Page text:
Across the wild Alps

I demens, et saevas curre per Alpes…

(Go, madman, and race across the wild Alps…, Iuvenal)

This has been a while in the making. I’m now finally happy with the lineart. I felt I owed Hannibal an epic, A3 sized crossing-of-the-Alps painting. To be watercoloured.


Whenever I think of Hannibal’s crossing of the Alps, I think of the description in the novel by Gisbert Haefs. Pathos? Yes. Muchly. But on the other hand, what achievement in history deserves pathos as much as this one?

“The army turned into a twitching, bleeding body that threatened to fall apart and was held together by one iron band alone. Hannibal. He was everywhere, surveyed everything – from the back of Syros, from horseback, from a rock; where he put one of twenty collapsed men back on his feet, the other nineteen would rise; where he appeared with a handful of nuts, ten half-famished men would march on; where he sat down, a hundred men lying prone would sit up; where he cracked a joke, thirty lifeless men would cast off their despair and go on living; where he slept – but he didn’t sleep. He seemed to need no sleep. Whenever a pass had been taken, the mountain-dwellers fleeing, the army sinking into snow and ice to rest, he called together the commanders, took care of provisions, gave orders to secure the heights, commands for the next day… He was heart and brain and helm and girdle of the twitching and sore body and a god to the warriors; at one point, Hasdrubal the Grey said, “Lucky China. Against him, Alexander’s men wouldn’t have mutinied at the Indus; they’d have kept going.”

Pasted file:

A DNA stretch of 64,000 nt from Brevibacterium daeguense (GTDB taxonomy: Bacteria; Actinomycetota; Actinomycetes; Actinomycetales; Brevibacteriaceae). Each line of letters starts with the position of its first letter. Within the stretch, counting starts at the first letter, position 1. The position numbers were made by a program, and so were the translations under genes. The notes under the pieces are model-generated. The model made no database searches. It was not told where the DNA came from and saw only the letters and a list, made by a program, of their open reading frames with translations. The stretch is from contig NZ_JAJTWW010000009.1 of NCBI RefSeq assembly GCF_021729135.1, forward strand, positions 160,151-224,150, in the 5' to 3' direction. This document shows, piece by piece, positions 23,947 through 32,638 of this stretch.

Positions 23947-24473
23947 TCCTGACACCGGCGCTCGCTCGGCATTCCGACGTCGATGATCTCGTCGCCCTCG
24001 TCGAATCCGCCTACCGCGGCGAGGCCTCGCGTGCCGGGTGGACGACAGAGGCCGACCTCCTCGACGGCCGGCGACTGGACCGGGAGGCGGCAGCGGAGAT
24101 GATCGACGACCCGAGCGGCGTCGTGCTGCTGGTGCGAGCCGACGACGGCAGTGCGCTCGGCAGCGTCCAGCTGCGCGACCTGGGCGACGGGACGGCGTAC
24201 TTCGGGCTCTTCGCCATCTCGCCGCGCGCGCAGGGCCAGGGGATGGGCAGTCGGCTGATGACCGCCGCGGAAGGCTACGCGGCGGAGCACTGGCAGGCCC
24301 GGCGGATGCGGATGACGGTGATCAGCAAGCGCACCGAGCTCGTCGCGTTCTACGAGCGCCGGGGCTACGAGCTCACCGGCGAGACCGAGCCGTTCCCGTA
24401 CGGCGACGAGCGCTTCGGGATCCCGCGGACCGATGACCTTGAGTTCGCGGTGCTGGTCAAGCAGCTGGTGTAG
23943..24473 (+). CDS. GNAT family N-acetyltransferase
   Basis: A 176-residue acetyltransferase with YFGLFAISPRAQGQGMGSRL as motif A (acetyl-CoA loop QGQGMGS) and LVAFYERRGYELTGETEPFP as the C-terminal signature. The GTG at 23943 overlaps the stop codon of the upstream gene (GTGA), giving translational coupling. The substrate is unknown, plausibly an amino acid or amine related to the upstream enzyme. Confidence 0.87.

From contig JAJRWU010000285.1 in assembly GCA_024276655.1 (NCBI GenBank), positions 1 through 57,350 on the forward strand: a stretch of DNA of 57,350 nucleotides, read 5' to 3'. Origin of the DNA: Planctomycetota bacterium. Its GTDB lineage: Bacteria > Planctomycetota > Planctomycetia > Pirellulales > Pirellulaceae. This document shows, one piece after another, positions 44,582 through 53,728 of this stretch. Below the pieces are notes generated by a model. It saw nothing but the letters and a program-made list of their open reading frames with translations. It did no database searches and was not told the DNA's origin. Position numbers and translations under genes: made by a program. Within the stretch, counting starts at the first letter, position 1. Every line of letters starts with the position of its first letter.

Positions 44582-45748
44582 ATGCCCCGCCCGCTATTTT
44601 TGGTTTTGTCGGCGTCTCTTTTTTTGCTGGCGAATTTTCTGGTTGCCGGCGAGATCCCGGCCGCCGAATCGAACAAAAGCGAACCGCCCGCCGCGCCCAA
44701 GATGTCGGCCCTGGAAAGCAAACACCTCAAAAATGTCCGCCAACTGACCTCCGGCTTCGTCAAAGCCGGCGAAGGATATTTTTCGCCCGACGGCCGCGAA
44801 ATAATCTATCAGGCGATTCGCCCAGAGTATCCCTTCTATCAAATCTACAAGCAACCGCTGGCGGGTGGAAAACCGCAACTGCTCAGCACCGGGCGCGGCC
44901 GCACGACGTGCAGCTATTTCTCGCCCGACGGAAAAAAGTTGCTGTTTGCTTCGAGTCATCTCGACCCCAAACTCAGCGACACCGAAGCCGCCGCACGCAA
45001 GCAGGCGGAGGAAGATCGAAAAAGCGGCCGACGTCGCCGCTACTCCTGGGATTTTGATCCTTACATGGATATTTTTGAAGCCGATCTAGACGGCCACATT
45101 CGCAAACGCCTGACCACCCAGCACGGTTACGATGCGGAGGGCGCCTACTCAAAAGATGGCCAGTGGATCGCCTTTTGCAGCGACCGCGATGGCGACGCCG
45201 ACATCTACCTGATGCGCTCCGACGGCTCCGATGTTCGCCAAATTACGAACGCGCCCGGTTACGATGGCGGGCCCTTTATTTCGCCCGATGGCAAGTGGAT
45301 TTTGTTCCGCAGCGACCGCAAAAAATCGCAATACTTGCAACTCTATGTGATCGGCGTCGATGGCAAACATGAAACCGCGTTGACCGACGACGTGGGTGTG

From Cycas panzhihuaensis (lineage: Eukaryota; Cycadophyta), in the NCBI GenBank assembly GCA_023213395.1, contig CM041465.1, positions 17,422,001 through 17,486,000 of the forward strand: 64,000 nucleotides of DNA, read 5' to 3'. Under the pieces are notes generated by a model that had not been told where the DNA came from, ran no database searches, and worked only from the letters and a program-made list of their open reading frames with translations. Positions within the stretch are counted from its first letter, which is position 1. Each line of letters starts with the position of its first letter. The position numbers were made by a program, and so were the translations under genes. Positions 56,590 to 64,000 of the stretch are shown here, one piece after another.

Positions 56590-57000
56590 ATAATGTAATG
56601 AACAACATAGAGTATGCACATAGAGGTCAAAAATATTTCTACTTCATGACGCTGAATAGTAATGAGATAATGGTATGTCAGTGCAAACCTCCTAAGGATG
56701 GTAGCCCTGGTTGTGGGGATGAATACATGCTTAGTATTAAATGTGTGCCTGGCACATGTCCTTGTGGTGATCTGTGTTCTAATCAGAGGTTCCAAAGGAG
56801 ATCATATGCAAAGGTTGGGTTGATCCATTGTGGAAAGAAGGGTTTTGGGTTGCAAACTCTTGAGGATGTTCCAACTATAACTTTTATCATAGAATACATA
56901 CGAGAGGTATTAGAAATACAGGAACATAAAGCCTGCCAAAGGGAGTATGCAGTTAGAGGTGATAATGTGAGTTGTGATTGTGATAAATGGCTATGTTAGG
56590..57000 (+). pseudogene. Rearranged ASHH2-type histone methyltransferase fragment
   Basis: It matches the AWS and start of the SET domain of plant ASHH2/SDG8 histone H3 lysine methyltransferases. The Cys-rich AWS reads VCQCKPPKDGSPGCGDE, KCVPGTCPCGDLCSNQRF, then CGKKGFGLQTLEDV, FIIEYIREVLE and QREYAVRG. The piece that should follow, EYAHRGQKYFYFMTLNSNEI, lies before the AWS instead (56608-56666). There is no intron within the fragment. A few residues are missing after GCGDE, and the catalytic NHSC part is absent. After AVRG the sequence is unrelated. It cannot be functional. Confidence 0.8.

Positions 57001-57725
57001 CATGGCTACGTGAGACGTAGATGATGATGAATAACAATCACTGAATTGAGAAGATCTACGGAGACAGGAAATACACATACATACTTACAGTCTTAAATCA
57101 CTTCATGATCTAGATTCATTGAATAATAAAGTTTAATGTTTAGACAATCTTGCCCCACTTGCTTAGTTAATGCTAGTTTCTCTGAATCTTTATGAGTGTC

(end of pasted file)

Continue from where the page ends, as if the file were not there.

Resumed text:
Gisbert Haefs, Hannibal. Der Roman Karthagos. (My translation; doesn’t quite capture the poignancy of the original.)

3 thoughts on “Across the wild Alps

  1. Ich sage hier mal nichts zum Bild, sondern warte die Farbige Version ab…. die bestimmt noch atemberaubender wird als die Lineart.

    Aber zu dem Text, den du darunter hast…

    es scheint unglaublich, wozu ein einzelner Mann so viele erschöpfte, frierende, hungrige Menschen bringen kann.
    Aber ohne ihn wären sie wohl auch nicht auf die Idee gekommen, über die Alpen zu gehen…

    Nur eine Sache, ich kann mich natürlich auch irren, da Sprachen nicht ganz meine Stärke sind… aber:
    “Er was everywhere[…]” He? oder gibt es im englischen das Wort “Er”?

    (und wenn ich mit solchen Anmerkungen nerve, dann werde ich in Zukunft schweigen)

    • LOL! Oh Mann, Danke Laura. Da habe ich tatsächlich immer drüber weggelesen!

      Ja, Hannibals Alpenübergang ist einfach eine der ganz großen Wahnsinnstaten der Geschichte, und Hannibals Rolle dabei fasziniert schon seit 2200 Jahren.

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